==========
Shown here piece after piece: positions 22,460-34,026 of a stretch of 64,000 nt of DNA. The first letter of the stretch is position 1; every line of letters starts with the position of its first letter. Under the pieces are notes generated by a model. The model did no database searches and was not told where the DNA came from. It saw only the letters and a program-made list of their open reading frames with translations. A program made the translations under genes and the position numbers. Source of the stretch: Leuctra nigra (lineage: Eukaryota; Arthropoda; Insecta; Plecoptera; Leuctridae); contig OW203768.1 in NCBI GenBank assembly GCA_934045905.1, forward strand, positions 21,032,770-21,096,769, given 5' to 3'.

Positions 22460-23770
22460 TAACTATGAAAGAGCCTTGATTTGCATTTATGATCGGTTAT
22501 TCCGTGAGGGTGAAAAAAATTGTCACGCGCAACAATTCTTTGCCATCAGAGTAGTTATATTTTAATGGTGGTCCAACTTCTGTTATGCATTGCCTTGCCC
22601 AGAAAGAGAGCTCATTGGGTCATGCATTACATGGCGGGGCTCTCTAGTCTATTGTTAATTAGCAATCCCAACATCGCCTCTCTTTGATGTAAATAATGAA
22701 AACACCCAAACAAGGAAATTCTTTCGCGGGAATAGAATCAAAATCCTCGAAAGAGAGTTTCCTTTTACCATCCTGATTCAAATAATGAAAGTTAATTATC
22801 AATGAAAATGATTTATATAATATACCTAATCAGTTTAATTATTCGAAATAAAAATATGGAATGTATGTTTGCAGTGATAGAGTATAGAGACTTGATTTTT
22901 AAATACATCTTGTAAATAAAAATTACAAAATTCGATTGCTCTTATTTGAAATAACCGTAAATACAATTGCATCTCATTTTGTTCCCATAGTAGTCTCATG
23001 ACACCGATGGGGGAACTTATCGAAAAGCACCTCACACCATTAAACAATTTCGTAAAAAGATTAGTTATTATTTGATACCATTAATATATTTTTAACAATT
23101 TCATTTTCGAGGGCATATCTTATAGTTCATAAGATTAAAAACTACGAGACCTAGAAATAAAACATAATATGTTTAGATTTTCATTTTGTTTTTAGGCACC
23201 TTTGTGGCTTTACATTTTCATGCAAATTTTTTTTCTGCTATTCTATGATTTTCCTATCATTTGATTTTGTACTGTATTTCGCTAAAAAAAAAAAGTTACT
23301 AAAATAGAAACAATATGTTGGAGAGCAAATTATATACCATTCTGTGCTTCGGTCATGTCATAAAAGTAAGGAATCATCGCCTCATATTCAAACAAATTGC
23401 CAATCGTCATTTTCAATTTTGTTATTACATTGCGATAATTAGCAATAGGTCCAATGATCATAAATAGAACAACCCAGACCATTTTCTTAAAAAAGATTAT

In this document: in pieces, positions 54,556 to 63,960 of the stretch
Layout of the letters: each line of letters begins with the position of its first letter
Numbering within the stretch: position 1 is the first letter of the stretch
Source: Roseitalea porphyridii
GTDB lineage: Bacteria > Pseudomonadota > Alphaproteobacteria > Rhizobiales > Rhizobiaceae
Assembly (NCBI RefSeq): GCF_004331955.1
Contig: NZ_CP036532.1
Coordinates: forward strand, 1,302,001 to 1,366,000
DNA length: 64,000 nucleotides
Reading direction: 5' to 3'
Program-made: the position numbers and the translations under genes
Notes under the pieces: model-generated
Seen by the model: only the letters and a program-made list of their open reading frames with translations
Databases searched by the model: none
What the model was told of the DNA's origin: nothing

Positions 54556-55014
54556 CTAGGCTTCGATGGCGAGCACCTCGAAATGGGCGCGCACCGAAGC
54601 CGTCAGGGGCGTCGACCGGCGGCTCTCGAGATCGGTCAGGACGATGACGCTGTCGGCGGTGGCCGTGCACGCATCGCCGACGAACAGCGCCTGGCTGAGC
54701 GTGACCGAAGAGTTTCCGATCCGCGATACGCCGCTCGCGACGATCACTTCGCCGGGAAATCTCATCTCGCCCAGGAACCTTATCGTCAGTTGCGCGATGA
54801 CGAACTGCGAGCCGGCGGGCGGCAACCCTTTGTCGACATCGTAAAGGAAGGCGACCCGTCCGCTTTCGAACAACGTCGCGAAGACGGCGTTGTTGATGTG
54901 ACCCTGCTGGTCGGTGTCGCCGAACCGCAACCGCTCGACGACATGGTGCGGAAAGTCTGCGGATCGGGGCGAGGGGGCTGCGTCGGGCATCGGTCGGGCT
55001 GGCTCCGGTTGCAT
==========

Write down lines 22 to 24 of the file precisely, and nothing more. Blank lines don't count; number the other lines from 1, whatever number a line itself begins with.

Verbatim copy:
DNA length: 64,000 nucleotides
Reading direction: 5' to 3'
Program-made: the position numbers and the translations under genes